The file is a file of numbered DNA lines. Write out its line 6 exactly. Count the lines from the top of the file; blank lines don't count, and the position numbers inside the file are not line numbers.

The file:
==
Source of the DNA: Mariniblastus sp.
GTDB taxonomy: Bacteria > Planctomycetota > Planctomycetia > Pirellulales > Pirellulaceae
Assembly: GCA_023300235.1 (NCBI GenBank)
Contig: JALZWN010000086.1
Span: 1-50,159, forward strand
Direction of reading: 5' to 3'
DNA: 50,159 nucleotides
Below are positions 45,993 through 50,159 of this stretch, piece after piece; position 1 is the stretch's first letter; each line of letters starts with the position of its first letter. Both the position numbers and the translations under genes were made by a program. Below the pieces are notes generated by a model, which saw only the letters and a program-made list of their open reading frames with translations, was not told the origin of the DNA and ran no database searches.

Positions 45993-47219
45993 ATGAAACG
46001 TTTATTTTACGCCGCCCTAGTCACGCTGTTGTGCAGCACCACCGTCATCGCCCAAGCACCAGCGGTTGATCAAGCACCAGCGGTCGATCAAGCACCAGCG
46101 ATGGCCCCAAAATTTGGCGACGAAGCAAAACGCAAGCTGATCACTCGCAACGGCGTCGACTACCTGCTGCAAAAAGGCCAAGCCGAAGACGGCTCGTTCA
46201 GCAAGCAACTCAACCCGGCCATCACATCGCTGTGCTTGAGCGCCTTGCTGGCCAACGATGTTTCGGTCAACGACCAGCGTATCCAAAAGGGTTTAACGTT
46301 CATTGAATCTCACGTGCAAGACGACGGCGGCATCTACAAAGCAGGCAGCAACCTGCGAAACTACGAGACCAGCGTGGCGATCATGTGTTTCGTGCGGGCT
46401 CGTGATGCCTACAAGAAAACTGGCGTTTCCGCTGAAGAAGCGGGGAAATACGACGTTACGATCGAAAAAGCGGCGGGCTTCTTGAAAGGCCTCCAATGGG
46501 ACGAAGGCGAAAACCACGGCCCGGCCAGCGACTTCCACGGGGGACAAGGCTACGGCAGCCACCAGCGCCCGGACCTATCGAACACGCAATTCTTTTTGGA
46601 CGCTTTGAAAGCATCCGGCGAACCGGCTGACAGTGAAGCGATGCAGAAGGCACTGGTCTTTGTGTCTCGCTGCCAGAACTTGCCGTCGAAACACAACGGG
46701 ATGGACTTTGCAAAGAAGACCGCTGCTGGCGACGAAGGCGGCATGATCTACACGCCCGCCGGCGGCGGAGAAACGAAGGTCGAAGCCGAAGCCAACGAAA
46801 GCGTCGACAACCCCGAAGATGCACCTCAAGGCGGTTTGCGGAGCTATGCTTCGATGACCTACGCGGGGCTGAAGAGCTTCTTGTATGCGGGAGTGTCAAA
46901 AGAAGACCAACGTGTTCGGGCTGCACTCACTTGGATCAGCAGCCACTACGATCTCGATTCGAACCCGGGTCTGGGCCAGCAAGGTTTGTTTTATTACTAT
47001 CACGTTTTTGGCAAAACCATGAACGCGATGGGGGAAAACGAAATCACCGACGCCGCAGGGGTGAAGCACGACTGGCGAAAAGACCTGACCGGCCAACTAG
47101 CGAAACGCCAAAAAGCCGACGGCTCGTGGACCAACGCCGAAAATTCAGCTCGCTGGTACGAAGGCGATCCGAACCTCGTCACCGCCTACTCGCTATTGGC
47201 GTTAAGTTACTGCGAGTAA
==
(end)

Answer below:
Direction of reading: 5' to 3'